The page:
For those with a more speculative bent, today we will look at the ability of micro-capitalization companies to generate superior profits based on their return on capital.
Matt Kacur, president of FSA Financial Science & Art Ltd. of Toronto, has developed and licenses a software to undertake a quantitative and mathematical analysis to determine future profitability.
The Return on Capital Report is done in conjunction with Haywood Securities Inc. analysts, who provide the analytic assessments of companies in the screen to adjust discrepancies between the model’s valuation and the current stock prices. This helps identify changes in trends and outlook to determine undervalued and overvalued companies.
More About The Screen
Most investors look at a company’s earnings to see how profitable a company is. But earnings per share can be distorted by items such as amortization and depreciation. Some investors would rather look at calculations such as return on capital, which measures how well a company generates cash flow relative to the capital it has invested in the business.
The ROC Report analyzes about 180 companies, ranking them according to their cash flow internal rate of return. Today, we’re just looking at some of the micro-cap ideas of Haywood Securities.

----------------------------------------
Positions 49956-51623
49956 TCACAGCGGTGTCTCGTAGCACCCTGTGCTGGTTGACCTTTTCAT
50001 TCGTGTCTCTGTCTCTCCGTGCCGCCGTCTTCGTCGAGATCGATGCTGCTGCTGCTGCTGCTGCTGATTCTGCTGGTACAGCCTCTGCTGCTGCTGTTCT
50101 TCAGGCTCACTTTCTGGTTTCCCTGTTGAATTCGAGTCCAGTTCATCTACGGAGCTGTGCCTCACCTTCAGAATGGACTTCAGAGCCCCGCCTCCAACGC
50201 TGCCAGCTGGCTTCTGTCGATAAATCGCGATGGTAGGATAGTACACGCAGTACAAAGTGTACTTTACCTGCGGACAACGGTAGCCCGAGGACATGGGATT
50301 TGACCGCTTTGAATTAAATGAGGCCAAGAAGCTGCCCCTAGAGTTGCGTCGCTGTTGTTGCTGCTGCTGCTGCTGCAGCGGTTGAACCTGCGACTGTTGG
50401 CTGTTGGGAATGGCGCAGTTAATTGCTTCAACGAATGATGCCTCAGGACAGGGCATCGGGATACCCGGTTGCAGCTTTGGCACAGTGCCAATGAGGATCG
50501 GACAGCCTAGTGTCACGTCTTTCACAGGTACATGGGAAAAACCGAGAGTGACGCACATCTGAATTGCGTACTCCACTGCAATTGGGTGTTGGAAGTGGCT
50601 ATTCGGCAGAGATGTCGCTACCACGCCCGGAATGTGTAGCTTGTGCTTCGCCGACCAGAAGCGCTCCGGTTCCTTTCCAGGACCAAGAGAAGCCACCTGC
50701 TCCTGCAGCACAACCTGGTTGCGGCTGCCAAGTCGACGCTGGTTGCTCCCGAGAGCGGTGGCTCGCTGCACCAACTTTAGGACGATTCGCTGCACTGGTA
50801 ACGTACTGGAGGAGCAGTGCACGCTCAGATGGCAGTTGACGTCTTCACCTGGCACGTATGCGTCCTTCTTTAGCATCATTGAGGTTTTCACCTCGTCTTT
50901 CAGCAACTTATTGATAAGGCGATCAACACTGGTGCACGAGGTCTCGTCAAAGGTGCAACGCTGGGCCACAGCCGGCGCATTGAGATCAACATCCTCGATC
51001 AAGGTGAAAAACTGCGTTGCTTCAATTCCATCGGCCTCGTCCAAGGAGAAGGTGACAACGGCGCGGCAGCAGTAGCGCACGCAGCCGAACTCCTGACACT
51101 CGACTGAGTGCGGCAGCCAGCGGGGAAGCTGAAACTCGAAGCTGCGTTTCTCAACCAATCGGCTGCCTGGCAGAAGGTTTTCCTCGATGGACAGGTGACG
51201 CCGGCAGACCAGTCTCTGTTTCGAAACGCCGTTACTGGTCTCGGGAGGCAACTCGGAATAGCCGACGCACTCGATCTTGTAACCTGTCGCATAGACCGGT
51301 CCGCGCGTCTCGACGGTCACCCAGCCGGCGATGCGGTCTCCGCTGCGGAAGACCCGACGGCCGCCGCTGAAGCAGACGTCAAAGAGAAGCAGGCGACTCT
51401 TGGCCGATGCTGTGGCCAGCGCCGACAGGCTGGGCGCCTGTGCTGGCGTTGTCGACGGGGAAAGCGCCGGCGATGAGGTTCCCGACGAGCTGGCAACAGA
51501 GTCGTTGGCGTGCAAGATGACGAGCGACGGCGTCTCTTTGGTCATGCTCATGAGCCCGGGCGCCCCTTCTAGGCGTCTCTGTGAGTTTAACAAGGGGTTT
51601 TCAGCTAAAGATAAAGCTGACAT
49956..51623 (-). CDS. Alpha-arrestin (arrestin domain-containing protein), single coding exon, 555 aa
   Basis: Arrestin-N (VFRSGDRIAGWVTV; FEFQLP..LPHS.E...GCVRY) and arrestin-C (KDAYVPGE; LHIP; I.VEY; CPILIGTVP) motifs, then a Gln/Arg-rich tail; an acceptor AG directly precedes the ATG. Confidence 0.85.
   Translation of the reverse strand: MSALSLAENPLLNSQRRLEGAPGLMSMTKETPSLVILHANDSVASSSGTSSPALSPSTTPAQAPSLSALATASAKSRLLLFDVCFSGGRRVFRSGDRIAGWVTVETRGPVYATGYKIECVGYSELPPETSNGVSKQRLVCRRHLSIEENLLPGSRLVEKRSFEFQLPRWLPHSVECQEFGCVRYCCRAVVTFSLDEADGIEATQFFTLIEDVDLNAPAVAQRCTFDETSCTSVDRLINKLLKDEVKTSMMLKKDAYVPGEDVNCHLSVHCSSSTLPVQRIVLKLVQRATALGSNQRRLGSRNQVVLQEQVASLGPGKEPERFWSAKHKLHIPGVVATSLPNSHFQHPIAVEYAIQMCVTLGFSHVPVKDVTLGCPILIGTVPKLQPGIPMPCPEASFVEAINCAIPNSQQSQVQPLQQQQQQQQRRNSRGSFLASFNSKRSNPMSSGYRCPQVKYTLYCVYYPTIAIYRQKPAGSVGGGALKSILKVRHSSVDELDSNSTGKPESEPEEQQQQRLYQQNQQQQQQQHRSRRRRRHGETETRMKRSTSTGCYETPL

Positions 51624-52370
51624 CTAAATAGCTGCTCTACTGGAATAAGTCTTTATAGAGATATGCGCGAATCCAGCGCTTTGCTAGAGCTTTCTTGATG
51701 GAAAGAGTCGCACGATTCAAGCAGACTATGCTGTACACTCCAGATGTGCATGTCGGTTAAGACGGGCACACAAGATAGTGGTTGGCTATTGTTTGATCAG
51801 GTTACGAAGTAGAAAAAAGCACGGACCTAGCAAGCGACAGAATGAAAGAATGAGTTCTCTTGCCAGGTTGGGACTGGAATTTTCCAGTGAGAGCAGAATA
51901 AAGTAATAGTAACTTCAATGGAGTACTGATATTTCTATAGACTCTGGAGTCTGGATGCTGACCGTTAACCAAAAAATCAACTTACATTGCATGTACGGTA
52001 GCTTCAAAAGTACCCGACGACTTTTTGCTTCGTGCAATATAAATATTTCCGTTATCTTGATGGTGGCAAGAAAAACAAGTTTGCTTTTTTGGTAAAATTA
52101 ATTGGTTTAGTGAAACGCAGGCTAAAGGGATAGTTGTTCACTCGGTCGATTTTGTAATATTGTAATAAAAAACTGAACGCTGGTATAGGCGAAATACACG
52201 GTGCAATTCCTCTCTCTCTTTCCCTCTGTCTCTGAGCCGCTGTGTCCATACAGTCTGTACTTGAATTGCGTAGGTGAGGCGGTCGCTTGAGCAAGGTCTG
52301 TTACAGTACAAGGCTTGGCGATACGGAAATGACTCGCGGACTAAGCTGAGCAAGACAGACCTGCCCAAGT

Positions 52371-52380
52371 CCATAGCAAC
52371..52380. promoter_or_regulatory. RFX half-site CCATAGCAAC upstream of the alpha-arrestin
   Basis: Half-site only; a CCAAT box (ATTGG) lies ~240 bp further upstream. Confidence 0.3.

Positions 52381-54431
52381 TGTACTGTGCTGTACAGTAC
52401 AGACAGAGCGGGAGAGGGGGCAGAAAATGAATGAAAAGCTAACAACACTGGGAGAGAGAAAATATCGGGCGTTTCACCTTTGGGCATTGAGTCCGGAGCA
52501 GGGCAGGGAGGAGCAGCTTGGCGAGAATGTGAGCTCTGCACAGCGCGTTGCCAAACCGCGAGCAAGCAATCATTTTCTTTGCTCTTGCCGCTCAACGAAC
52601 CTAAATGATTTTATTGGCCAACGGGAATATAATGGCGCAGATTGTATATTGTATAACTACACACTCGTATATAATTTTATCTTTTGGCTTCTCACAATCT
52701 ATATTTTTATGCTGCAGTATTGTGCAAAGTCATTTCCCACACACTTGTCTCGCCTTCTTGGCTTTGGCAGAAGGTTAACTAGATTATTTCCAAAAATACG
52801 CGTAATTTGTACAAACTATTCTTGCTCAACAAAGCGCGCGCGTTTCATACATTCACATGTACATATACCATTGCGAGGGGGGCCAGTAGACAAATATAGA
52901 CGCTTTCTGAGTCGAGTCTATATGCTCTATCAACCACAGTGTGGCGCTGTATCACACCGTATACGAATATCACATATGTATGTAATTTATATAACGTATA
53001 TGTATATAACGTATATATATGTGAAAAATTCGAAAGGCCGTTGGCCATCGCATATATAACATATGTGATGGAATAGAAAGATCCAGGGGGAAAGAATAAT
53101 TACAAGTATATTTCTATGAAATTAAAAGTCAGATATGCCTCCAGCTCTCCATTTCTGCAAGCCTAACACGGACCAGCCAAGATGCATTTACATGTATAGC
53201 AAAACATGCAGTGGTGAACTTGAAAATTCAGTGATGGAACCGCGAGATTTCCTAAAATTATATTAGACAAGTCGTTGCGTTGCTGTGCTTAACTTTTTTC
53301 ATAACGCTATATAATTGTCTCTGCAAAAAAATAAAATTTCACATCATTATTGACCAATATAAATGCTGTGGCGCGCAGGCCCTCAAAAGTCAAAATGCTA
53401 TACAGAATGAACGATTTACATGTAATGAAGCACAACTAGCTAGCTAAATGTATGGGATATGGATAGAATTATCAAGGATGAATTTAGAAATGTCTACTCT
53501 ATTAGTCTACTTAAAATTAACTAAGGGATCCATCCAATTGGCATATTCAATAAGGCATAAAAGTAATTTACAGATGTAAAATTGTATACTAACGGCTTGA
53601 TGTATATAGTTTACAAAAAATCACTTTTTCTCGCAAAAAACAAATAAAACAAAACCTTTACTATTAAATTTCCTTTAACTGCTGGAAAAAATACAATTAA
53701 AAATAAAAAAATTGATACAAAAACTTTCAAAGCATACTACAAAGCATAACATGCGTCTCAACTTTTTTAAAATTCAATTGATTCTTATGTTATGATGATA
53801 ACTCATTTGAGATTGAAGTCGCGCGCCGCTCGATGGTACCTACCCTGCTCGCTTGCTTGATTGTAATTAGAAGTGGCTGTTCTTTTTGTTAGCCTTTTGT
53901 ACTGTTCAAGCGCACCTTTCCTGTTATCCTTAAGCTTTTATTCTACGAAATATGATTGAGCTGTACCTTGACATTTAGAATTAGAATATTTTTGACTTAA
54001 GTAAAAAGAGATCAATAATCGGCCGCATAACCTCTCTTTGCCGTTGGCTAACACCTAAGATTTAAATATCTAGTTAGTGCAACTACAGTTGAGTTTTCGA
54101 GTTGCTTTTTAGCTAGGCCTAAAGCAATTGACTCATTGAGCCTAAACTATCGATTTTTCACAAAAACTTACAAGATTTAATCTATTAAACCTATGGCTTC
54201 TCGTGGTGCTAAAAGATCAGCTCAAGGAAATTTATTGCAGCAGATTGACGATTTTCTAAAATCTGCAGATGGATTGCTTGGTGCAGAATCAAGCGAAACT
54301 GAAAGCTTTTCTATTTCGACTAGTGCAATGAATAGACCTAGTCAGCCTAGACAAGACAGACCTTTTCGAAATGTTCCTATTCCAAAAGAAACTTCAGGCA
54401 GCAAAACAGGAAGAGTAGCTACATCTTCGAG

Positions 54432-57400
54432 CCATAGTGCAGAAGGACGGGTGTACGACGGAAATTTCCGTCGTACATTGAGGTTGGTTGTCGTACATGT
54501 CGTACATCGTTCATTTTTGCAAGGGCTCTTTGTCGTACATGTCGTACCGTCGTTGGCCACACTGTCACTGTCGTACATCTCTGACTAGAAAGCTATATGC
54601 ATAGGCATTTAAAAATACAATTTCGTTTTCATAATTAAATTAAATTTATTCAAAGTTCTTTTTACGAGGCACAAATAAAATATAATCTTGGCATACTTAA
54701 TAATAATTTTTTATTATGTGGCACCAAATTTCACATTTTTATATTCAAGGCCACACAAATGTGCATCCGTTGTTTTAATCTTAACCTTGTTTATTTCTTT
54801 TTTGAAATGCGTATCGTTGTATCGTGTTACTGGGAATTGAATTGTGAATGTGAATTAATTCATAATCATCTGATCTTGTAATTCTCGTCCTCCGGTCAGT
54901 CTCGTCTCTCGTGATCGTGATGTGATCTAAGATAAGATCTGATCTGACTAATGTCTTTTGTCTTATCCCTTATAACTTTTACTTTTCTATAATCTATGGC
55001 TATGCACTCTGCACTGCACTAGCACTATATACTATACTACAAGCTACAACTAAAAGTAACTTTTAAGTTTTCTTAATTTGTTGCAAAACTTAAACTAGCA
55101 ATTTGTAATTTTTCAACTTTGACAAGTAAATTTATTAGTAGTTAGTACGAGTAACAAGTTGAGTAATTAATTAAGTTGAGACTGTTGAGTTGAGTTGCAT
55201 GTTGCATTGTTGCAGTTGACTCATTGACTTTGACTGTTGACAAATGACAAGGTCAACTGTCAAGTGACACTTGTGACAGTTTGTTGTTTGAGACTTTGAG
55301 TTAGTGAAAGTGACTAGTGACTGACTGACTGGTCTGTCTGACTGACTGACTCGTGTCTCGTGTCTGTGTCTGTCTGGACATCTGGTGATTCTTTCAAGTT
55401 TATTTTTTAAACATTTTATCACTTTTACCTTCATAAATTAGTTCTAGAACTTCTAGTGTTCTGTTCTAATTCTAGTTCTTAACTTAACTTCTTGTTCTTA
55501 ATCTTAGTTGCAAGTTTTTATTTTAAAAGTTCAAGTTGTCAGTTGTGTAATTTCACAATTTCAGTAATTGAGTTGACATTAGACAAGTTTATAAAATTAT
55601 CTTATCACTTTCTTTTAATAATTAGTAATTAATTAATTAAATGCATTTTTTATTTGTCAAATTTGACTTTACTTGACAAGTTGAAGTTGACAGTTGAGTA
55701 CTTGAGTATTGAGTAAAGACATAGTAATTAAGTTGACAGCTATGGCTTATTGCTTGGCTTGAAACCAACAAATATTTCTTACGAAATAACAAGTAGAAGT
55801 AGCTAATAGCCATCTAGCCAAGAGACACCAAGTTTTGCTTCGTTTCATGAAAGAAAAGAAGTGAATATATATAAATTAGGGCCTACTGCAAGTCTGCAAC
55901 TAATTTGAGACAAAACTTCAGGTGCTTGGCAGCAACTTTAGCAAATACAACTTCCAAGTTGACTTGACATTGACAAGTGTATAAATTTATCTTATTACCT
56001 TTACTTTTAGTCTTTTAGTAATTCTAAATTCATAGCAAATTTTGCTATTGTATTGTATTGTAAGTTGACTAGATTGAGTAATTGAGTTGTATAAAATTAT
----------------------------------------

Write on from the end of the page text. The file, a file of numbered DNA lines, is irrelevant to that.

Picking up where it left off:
The final analysis produces a quarter-by-quarter screen that sizes up a company’s ability to generate a return on invested capital (total assets plus accumulated depreciation), which is adjusted for inflation before the short-term liabilities are deducted.
The return is based on the present value of the cash flow over the estimated life cycles of the assets. The cash flow calculation is made by putting debt and equity on an equal footing by adjusting the operating profit by a normalized tax rate.
How Has the Report Performed?
The report generates two portfolios, one small capitalization and the other a large-cap. Each portfolio is a list of 20 to 30 companies. Since its inception in early 2003, the small-cap portfolio has generated an annualized return of 21.8 per cent, while the large-cap portfolio, which was started a year later, has an annual return of 9.4 per cent. Both have outperformed their comparative indexes on the S&P/TSX.
The Micro Caps List
“We don’t track micro caps as a group,” Mr. Kacur said. “The [list is comprised of] companies that screen very well, but are not well know,” he said.
Over the years some of the micro-cap companies have performed very well and emerged as small-capitalization companies tracked by the ROC Report, he said. The companies in the list are generating high rates of return very early in their development, he said.